So, if your rat has a malignant mammary tumor I highly recommend you try treating it with tamoxifen. This drug is relatively inexpensive in the doses required for a rat. Some rats seem to have a problem with the taste, but mixing it in really tasty food will usually solve the problem. In my experience, they usually take it well for a few months, and then refuse to take it. At that point you can take a break for a couple of weeks, and then they usually take it happily again. Unfortunately, tamoxifen does not seem to be effective for benign mammary tumors, but then they can be easily removed surgically.
Tamoxifen might even be effective for mammary cancer when the rat is spayed. In 2012, I tried treating mammary cancer in my rat Pixie by spaying her, and unfortunately, it did not seem to prevent the growth of the cancer as well as tamoxifen might have. I had to euthanize her 6 months later. Although the ovaries are the primary source of estrogen in the body, in humans other organs, including the liver, adrenal glands, breasts and fat cells also produce small amounts of estrogen, so it might worth it try tamoxifen even in a spayed rat.
Because of the success we have seen with tamoxifen on mammary tumors, it might also be of benefit when a pituitary tumor is suspected in female rats. (The most common early symptoms are loss of coordination or impairment of the hind legs.) Although in a few cases where this has been tried, the symptoms advanced too quickly for the tamoxifen to be of benefit, but I know of one current case where it seems to be working well. However, a pituitary tumor should also always be treated with prednisone and an antibiotic.
Tamoxifen should not be used to treat a pituitary tumor or mammary tumor in male rats. In fact, studies show that it will increase the incidence of mammary tumors in male rats.
Cancer Other than Mammary or Pituitary
Before 2013, whenever rat owners have asked me if tamoxifen can be used to treat tumors other than mammary cancer, I have always said no, because I thought it only worked for estrogen sensitive tumors. However, in 2013 I got an email from rat owner Paul Gregor who is a scientist interested in how different drugs work. His rat had grown some tumors, so he was reading the info I have about tamoxifen on my website. He told me that there is scientific evidence that tamoxifen can help slow the growth of cancers other than mammary tumors. It appears that tamoxifen not only blocks estrogen receptor sites in tumors, but it also helps prevent the growth of new blood vessels, which a tumor must do to grow.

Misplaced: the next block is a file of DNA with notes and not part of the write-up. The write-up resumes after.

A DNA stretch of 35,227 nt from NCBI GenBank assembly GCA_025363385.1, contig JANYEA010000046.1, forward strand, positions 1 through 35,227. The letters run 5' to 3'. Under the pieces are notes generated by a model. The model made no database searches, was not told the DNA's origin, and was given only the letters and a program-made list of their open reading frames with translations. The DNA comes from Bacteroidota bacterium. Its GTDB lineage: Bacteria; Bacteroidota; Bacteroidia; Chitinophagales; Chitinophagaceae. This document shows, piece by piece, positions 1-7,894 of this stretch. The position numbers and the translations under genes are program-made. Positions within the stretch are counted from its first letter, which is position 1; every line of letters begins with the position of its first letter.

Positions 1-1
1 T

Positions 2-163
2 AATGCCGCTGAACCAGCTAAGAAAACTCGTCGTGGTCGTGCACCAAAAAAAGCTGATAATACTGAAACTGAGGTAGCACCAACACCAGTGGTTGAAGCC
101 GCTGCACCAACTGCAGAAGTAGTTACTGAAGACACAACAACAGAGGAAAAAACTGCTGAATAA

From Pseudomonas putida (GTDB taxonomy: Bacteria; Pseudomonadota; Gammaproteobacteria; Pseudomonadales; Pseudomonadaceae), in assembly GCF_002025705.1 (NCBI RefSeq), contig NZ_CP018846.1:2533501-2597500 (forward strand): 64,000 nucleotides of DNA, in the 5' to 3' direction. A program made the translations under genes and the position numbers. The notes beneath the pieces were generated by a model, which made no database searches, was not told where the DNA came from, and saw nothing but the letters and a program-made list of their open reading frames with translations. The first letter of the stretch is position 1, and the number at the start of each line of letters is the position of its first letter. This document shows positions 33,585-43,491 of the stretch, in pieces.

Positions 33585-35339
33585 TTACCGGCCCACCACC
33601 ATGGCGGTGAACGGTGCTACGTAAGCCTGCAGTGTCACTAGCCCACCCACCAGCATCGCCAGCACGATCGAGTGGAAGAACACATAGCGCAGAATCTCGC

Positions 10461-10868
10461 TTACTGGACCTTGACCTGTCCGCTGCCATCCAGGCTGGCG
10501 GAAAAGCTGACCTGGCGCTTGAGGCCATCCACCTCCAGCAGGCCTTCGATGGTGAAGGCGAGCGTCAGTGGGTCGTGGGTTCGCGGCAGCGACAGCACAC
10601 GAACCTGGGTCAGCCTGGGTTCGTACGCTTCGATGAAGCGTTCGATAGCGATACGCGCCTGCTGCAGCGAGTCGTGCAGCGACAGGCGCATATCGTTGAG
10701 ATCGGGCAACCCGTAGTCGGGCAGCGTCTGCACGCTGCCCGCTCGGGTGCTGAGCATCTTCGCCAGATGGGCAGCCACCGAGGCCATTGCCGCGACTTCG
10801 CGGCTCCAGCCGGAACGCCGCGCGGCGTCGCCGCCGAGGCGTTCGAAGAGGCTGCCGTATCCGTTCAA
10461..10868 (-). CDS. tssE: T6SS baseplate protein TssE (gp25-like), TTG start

One study found that tamoxifen helped slow the growth of squamous cell carcinoma cells in a culture. This was an in vitro experiment, using cell cultures and not tumors growing in animals, which means that no animals were harmed for this experiment! The cancer cells used in this study were from squamous cell carcinoma tumors on the head and neck of humans, which are apparently very difficult to treat. One of the most common types of cancer in rats is squamous cell carcinoma on the head and face! Although this study showed that treatment of the cancer cells was most successful when tamoxifen was used together with a chemotherapy drug called cisplatin, just the tamoxifen by itself did help slow the grow of the cancer cells. (Cisplatin must be given intravenously, and so is not practical for rat treatment.)
Although in vitro studies are wonderful because they do not use animals, it is also good to know that tamoxifen appeared to slow the growth of malignant fibrosarcoma tumors implanted in rats, since fibrosarcoma is also a fairly common type of cancer in rats. This study found that tamoxifen helped to slow the growth of blood vessels in the tumors, which would presumably slow the growth of tumors. The rats were euthanized only ten days after the tumor cells were implanted in their legs, so this study did not look at long-term effects of the treatment.
So, if your rat has cancer, any kind of cancer, it looks like it might be worth it try treatment with tamoxifen. Here are the references for the studies to show your vet:
Tamoxifen Inhibits Angiogenesis in Estrogen Receptor-negative Animal Models. Clin Cancer Res., Blackwell, K.L. et al. November 2000 6; 4359.
Tamoxifen inhibits the growth
of head and neck cancer cells and sensitizes these cells to cisplatin
induced-apoptosis: role of TGF-β1. Tavassol, M., et al. Carcinogenesis
If any of you try tamoxifen please let me know what success you have with it. We need to gather more evidence for its benefits in rats.